Former Santa Barbara County CEO Chandra Wallar — whose tenure ended in October after her one-term contract with the county wasn’t renewed — is one of six candidates in the running for the position of Dallas city manager, according to a story first reported by the Dallas Morning News and confirmed by the city’s mayor’s office. An outside consultant for the city sought résumés up until November 15, and a cover letter from Wallar addressed to that consultant — and obtained by The Santa Barbara Independent — was dated November 14.
“As a Chief Executive Officer with extensive public service experience, I seek the opportunity to significantly contribute to the overall effectiveness and efficiency of the City of Dallas as their new City Manager,” Wallar wrote in the letter. “The City of Dallas’s mission to ‘enhance the vitality and quality of life for all in the Dallas community’ is closely aligned with my personal and professional goals.”
Wallar did not immediately respond to a request for comment.
According to Sam Merten, the city’s public affairs and communications manager, Wallar joins five other final candidates. The job’s start date isn’t definite, Merten said — the previous city manager stepped down in July, and an interim city manager, who is also in the running for the permanent position, has been serving since then — and the salary is negotiable. The previous manager brought in $305,000 a year after holding the position for eight years, as was reported by the Dallas Morning News. Merten said that interviews with the six candidates are scheduled for next week.
Wallar isn’t the only out-of-towner in the candidate pool. Other applicants include former city managers from Raleigh, North Carolina, and Cincinnati, Ohio, and the current city administrator of Oakland. Dallas city is about one-tenth the size of Santa Barbara County (385 square miles versus 3,789 square miles), but boasts a population that is more than twice as large (1.2 million versus approximately 420,000).
The city, according to a brochure dispersed by the hiring consultant, is the third largest in Texas and the ninth largest nationwide. Its economy is focused on, among other things, banking, medical research, and energy. The city manager is aided by six assistant managers and oversees most of the city’s departments and more than 12,000 full-time employees. For the 2013-14 fiscal year, the city’s budget was a hefty $2.16 billion, plus a $654 million capital budget. In Wallar’s last year at the helm of Santa Barbara County, the supervisors approved a $844.5 million budget.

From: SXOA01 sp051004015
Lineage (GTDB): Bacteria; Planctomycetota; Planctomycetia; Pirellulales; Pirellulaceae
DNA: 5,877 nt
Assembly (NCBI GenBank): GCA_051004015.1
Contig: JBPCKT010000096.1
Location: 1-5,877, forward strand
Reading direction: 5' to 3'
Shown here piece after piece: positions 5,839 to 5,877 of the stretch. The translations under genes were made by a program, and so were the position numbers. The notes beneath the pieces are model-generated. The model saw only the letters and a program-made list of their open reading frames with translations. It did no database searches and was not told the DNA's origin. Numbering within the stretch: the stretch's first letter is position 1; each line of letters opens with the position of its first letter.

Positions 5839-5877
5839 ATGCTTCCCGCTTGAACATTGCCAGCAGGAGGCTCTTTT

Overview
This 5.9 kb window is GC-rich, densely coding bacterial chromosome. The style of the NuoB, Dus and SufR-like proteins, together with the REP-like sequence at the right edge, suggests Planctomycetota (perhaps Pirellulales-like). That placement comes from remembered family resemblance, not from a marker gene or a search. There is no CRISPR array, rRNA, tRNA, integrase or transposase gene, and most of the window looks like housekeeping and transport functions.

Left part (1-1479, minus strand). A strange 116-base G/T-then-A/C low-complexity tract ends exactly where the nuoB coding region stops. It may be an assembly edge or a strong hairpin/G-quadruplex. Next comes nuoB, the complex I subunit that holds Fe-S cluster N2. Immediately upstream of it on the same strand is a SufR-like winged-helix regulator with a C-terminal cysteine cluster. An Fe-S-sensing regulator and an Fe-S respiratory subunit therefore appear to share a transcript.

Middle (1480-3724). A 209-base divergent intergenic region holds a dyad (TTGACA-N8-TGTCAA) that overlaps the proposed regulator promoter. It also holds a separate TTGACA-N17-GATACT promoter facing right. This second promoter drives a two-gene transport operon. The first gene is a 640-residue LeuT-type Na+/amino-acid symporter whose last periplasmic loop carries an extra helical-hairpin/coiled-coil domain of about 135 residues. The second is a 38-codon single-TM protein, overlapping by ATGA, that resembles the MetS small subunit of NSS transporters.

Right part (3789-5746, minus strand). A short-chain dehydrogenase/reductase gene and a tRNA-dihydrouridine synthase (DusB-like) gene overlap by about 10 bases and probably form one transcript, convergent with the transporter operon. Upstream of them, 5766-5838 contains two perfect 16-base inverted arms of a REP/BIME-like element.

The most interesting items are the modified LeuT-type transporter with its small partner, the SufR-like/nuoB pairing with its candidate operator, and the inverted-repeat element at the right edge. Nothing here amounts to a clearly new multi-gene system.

“As evidenced in the attached résumé my experience and knowledge encompasses many of the key challenges and opportunities facing the City of Dallas as noted in your recruitment brochure,” Wallar wrote in her letter, going on to cite her efforts to balance the budget and prioritize public safety during her term as Santa Barbara’s CEO. “Proven leadership skills, strong commitment to high professional and ethical standards, and the ability to create an effective performance-based culture will enable me to make a significant contrition as part of the City of Dallas team,” she continued.
Wallar was hired as CEO in 2010 at a $232,000 annual salary, but her contract wasn’t renewed by the supervisors earlier this year after the board discovered that she had been seeking the same job in Orange County; she ended up declining that position after it didn’t meet her salary requirements. At one of her last meetings in October, Wallar was recognized by the supervisors for her help in guiding the county through a tough financial landscape.
Before accepting the Santa Barbara job in 2010, Wallar worked for San Diego County for 11 years, first as the assistant Public Works director, then as deputy chief administrative officer. She also served as the Public Works director for Little Rock, Arkansas, from 1993 to 1999, and before that held the same position for Jefferson City, Missouri. She began her career working for the City of Decatur, Illinois.
Wallar was succeeded as Santa Barbara County CEO by Mona Miyasato (assistant CEO Terri Nisich served as interim CEO between terms), who started on December 9. Miyasato, who came to Santa Barbara County from Marin County, was given a $230,000 salary and contract through December 2017.